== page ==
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Undescended Testicle

Testicles are part of the male body. They make male hormones and sperm. Usually both testicles are inside the scrotum. While male babies are still growing inside the uterus, their testicles are inside their abdomen. The testicles usually move down into the scrotum just before or just after birth. An undescended testicle is one that did not move down into the scrotum.

Undescended testicles are common in male babies. Up to 30 percent of boys born early and 3 percent to 5 percent of boys born on time have at least one undescended testicle. If your newborn baby has an undescended testicle, it will usually move down on its own in the first few months of life. If this doesn't happen after 3 or 4 months, it may need to be treated by a doctor.

How will I know if my baby has an undescended testicle?
Your doctor can tell whether your baby has an undescended testicle by checking the baby's scrotum. If your doctor can't feel the testicle inside the scrotum, it's called a "nonpalpable" testicle. A nonpalpable testicle might be inside the abdomen, too small to feel or not there at all. It's important to find out which one is the reason. Your doctor may perform an X-ray or ultrasound to locate an undescended testicle.

Why does an undescended testicle have to be treated?

There are several reasons to treat an undescended testicle. First, undescended testicles may not make sperm. Testicles are in the scrotum because the temperature there is cooler than it is inside the body. A cooler temperature helps the testicles make sperm. A man's ability to make sperm can be lost in early childhood if the testicle doesn't drop down into the scrotum. A baby boy with an undescended testicle can start to lose the ability to make sperm by 12 months of age. Getting the testicle down into the scrotum early in life can help him have a better chance of having children when he grows up.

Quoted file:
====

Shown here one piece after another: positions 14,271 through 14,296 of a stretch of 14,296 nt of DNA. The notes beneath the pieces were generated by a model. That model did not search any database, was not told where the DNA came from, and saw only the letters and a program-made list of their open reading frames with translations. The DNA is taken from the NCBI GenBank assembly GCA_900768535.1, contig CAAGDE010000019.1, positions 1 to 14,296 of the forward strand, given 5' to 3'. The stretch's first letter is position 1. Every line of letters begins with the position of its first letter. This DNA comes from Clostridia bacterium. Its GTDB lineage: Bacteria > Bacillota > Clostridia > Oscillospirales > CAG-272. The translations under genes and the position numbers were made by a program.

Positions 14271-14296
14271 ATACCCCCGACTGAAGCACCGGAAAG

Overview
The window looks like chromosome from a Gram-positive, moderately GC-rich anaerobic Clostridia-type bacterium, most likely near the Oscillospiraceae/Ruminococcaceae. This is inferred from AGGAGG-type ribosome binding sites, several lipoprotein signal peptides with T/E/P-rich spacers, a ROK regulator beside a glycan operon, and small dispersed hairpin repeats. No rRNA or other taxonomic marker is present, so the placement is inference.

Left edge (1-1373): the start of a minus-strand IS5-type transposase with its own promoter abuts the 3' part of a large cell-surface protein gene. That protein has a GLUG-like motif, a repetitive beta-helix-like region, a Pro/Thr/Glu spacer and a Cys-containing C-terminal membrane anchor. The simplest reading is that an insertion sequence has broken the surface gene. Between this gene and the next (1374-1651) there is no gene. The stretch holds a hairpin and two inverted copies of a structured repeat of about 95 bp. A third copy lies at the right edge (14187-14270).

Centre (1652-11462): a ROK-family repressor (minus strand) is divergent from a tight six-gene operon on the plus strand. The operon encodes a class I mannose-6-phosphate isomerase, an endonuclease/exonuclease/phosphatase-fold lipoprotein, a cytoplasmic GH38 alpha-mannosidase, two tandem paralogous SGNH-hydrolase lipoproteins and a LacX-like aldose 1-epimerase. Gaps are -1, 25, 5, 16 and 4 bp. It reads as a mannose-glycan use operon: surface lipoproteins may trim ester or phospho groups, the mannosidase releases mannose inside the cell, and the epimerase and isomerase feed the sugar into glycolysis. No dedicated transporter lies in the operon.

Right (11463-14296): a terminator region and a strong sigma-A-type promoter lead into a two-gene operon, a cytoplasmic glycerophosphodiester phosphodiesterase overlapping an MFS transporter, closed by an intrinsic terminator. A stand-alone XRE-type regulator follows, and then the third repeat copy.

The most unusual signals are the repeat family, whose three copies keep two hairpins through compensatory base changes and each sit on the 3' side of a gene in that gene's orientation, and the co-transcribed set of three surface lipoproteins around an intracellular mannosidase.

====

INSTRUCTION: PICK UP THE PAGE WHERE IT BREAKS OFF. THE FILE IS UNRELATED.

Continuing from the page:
Second, an undescended testicle is more likely to develop a tumor. Testicular cancer affects one of every 2,000 men with undescended testicles. This rate of testicular cancer is higher than the rate in men whose testicles have dropped naturally. When the testicle is inside the scrotum, a man can easily feel his testicles to check for a tumor, or he can be checked by his doctor. This way, any tumor can be found early, when the cancer is easier to cure. 

How is an undescended testicle treated?

Treatment for an undescended testicle depends on where it is. Babies who have a testicle that can be felt in the groin (the area where your thigh meets your body) often get an operation called orchiopexy (say: "or-key-oh-peck-see"). Babies who have this operation usually go home the same day. The operation is done through a small cut in the groin. Most babies get better very quickly.

Another treatment is a hormone called hCG. Your doctor might give your child hCG in a shot. HCG helps the testicles make male hormones. A higher level of male hormones might move the testicle down into the scrotum.

If you are an adult with an undescended testicle, moving the testicle to the scrotum probably won't improve your ability to make sperm. So, in adult men an undescended testicle is usually just removed. If you are an older man with an undescended testicle, your doctor can help you decide what to do.

Management of the infant with cryptorchidism, including suggested times for referral to a pediatric urologist. Older children should be referred on discovery of an undescended testicle. (LH = luteinizing hormone; FSH = follicle-stimulating hormone; MIS = müllerian inhibiting substance; hCG = human chorionic gonadotropin)

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